Five Reasons Mumford & Sons Doesn't Deserve The Backlash
[We're not sure a seemingly uncontroversial band has ever generated as much controversy as Mumford and Sons have in their brief stint as folky chart-toppers. To celebrate their show tonight at Desert Sky Pavilion, we looked for voices from both sides of the (surprisingly heated) Mumford & Sons debate to argue each side of the question. For the Con side, click here. - Ed.]
Mumford & Sons - Pretty okay!
Mumford and Sons is impossible to avoid. If you're not hearing their songs, or experiencing their fashion sense first-hand, you're hearing the songs that have found radio success in their wake, or seeing your friends' new mustaches. For that reason, if nothing else, the backlash was inevitable.
But under all the grave social import, they're really just a band with some good pop songs who've done some neat things and become inconceivably successful. Here are five reasons they haven't earned the backlash they've received.
5. They put on a great live show.
They don't necessarily seem like they'd put on a good live show--we just don't yet have a mental framework for dealing with a bunch of guys who wear steampunk outfits putting on a great live show--but they've earned some strong reviews from Up on the Sun (and our sibling blogs) since they began touring the states a few years ago. Here's us talking about their appearance on the Railroad Revival Tour in Tempe back in 2011:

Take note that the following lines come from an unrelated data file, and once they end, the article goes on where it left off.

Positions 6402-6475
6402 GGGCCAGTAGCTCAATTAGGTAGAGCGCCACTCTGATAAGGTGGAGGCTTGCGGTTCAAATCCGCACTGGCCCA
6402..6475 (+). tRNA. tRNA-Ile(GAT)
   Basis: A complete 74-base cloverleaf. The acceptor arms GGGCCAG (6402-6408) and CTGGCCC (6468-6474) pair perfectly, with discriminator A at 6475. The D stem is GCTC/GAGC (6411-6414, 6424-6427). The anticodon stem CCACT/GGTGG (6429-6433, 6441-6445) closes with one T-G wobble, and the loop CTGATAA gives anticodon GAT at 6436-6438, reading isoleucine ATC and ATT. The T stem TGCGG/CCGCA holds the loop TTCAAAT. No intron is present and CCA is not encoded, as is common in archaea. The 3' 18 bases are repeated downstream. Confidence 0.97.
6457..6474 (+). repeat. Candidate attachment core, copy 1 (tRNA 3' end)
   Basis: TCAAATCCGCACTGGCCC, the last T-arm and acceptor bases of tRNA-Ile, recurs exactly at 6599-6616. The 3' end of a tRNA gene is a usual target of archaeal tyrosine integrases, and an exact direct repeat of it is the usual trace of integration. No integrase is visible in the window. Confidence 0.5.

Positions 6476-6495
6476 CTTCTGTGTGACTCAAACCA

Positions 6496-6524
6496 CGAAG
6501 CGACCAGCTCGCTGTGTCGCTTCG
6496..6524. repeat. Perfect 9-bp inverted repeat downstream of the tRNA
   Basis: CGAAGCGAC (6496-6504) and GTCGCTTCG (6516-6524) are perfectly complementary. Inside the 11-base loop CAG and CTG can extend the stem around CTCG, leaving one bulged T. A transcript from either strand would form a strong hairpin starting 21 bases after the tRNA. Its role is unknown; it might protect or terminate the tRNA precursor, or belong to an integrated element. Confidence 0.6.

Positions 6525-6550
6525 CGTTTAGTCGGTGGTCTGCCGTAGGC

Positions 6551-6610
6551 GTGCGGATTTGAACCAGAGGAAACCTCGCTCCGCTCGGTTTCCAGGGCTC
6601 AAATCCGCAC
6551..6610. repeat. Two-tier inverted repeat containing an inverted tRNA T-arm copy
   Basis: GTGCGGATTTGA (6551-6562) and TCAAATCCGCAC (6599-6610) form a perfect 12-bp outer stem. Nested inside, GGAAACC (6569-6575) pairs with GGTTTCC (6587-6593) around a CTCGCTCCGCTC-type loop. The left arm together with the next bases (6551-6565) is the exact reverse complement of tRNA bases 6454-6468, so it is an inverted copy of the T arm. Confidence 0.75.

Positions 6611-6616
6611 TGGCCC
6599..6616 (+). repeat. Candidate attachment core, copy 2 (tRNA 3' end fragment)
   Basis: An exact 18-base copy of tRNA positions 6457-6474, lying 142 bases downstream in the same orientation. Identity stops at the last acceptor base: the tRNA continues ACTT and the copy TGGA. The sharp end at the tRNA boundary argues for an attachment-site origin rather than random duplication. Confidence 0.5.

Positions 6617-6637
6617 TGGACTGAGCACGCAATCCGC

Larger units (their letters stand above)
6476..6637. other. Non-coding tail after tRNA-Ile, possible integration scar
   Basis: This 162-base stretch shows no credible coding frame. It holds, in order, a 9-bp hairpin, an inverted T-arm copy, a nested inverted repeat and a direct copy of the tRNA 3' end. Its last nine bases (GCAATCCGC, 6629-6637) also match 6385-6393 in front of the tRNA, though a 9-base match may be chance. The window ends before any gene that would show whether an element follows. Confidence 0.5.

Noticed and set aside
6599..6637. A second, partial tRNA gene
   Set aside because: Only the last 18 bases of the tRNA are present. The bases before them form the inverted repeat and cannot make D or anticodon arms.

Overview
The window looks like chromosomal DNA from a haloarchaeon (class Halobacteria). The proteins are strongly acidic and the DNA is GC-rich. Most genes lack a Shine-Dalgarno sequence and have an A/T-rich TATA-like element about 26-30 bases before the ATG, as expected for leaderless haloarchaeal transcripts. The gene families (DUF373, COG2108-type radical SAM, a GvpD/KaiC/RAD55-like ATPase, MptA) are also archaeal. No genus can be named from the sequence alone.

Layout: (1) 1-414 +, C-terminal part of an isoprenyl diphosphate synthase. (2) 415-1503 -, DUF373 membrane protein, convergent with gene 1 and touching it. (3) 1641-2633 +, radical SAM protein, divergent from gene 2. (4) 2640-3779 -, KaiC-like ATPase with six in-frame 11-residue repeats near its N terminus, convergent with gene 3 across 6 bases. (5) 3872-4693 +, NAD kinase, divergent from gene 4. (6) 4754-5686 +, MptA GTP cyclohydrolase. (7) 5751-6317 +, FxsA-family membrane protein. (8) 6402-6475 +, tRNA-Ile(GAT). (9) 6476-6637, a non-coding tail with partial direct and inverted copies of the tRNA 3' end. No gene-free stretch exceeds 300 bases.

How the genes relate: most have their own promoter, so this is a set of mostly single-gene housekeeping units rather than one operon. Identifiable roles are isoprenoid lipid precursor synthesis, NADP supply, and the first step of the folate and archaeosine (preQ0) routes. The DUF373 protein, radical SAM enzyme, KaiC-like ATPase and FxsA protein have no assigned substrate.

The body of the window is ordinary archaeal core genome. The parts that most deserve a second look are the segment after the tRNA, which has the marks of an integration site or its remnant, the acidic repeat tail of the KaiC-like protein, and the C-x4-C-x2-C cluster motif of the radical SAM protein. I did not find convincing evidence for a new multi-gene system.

Even though the show was great up to that point, the night was really all about Mumford & Sons. There's something particularly spiritual about their live performances... There was no doubt that they successfully made a great impression on everyone who came out to Tempe for the biggest stop on the Railroad Revival Tour. They packed the house. Even people who lived at the apartments next to the concert site flooded the buildings' rooftops and balconies. Eventually people were filling the streets outside the fence as well. Everyone came out to see a soulful performance, and that's exactly what they got.
Here's RFTMusic describing a similar experience that year:
While Mumford's vocal intensity builds, the melody trickles to near-silence. Then: the switch. The strumming picks up pace, the crowd starts clapping, and "Country" Winston Marshall - natty rattail and all - breaks in with a double-time line on the banjo he's only been ogling until now.
Commence the first of a thousand rising wordless choruses, generating a googolplex of "ah-AH"'s. Keyboardist Ben Lovett and bassist Ted Dwane waltz with their instruments and add unconstrained harmonies, all while somehow wearing self-deprecating grins. It's a singalong, clapalong, stomping free-for-all.
This is not a jam band, folks. The songs end, and abruptly. Cathartic blue balls ensue. Repeat.
Mumford and Sons followed the same script that it has since its first St. Louis show a year ago, at a sold-out Off Broadway. Last night, the band's hybrid folk and themes of feel-good martyrdom translated easily to a crowd of 2,000 without losing energy or intimacy.